Each Spring Texas Tech University does something wonderful: they produce a handful of original, student written, 10 minute plays. RROAPS (or Raider Red’s One-Act Play Spectacular if you prefer) is this amazing event. At first I thought that I wouldn’t be submitting anything this year (in fact, since I’m mostly off-campus I didn’t even remember that submissions would be due so soon) but upon hearing about it I truly had to think about whether or not I’d be submitting a work for consideration. Well, I’ve considered and I’ve decided to submit a play for consideration. In truth I didn’t write the work specifically for this festival (as I have in years past). Since my time has been taken up by re-reading an entire bookshelf in preparations for my Doctoral Qualifying exams (which begin early October 2010) I’ve been using the in-between time — when I need some head clearing — to compose some short monologues as a study of sorts. I’ve been reading these books since the beginning of summer in a non-stop fashion and some head-clearing was certainly in order. A monologue I’d been working on this week ended up turning into a short play on its own.

In an effort to keep this post short I’ll conclude with two notes:

  1. Sadly, I won’t be able to post this play until it is either produced (if accepted) or rejected.
  2. Happily, I’ll very soon be posting my play The Man Who Became Sand (previously produced in RROAPS) on this site.
  3. I’ll also be working to reformat my other works for posting on this site in the future as well.

This is the start of a mission, perhaps, to spread the theatrical goodness around a little better (much much more on that later).

Published
Categorized as Playwriting

The Origin of Play

I’m currently working on a 10-minute play. I’ve been inspired by directing a short(ish) play for RROAPS, starting to sharply focus on my dissertation (involving playwriting process), and also reading Perfect 10: Writing and Producing the 10-Minute Play by Gary Garrison (who was the excellent respondent for RROAPS a few years ago).

They play itself is also inspired by author Joseph Roach’s research in The Player’s Passion: Studies in the Science of Acting (Theater: Theory/Text/Performance) that I’ve been gladly reading as part of one of my doctoral courses in theatre history. It traces the history of scientific knowledge’s effect on acting style through the ages and carefully dissects the language of the past to ensure we understand it within its historical context rather than from our own (often mistaken) contemporary meanings.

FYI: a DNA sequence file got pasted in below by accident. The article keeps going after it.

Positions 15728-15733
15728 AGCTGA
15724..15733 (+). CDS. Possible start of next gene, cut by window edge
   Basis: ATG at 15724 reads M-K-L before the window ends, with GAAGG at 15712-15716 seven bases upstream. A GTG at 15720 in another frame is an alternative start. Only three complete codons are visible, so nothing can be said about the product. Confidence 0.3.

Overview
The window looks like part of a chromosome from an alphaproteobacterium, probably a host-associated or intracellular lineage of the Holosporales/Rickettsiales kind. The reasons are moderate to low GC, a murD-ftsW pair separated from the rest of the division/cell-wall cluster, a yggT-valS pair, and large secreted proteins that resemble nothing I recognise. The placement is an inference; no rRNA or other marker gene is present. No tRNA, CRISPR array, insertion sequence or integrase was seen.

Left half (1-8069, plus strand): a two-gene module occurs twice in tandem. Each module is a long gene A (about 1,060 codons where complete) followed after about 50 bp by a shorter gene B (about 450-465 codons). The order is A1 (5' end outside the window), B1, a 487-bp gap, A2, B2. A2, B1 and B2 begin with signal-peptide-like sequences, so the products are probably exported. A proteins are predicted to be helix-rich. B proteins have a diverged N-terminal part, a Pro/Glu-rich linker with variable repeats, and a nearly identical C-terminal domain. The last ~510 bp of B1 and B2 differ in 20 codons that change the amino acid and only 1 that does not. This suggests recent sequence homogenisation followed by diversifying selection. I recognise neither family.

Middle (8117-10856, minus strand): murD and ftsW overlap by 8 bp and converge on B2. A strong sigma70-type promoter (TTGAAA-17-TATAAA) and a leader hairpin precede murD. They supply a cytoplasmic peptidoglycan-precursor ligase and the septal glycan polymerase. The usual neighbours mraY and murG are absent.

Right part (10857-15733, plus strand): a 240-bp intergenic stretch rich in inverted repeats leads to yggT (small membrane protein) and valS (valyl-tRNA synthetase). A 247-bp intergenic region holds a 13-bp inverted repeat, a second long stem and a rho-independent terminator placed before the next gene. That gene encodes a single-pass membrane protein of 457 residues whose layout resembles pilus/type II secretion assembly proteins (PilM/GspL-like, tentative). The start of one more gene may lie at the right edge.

Yet another inspiration has been the recent visit of this year’s RROAPS respondent, Gordon Pengilly, who I’m also reading at the moment (Metastasis and Other Plays: Seeing in the Dark Drumheller or Dangerous Times). Mr. Pengilly’s comments about the individual shows as well as the entire evening were not only insightful but concise, educated, and honest… a combination of qualities we don’t always experience. Thanks to Mr. Pengilly for visiting.

A part of the reason for my reflection at this moment is the completion of the first draft of this new script late last night. Re-reading the script this morning truly helped me identify grammatical problems (as well as some smaller structural difficulties) but I’m quite excited about the script even in its current form. While not always possible, I am keenly aware of the major influences for both the germinal idea of the script itself as well as the catalyst for the inspiration to begin writing. I was actually planning on saving the writing of the script until my five-week-writing-sprint this summer (more on that later) but I found I could not contain the story any longer. The references above are largely responsible for my inability to wait.

Recently I’ve been researching copyright (somewhat an outgrowth of my FLOSS hobby) and I’ve started to wonder about the current state of copyright law, particularly in the United States. My hobby led me to the wonderful film Sita Sings the Blues by filmmaker Nina Paley. This, in turn, led me to the Question Copyright website and eventually to their “Minute Meme” project. I leave you, today, with the second “Minute Meme” entitled “All Creative Work is Derivative.” I strongly encourage you to visit their site and watch the video. It poses an interesting question about (and also a brief history of) the role of art in society and how that art progresses over time. These questions are nothing short of revolutionary for creative artists as we try to make our way through the trenches of the current copyright entanglement for content creators as we also celebrate the protections (though few) copyright law has provided artists. The question for me is simple: do I start using a Creative Commons license for my own work? I’m heavily leaning towards employing a license that respects other artists’ and creators’ rights while simultaneously acknowledging the existence of the internet. Creative work is exploding on the internet. Rather than trying to eliminate, box in, and/or legally threaten the individuals who put time into creating derivative works I want to support and celebrate those initiatives.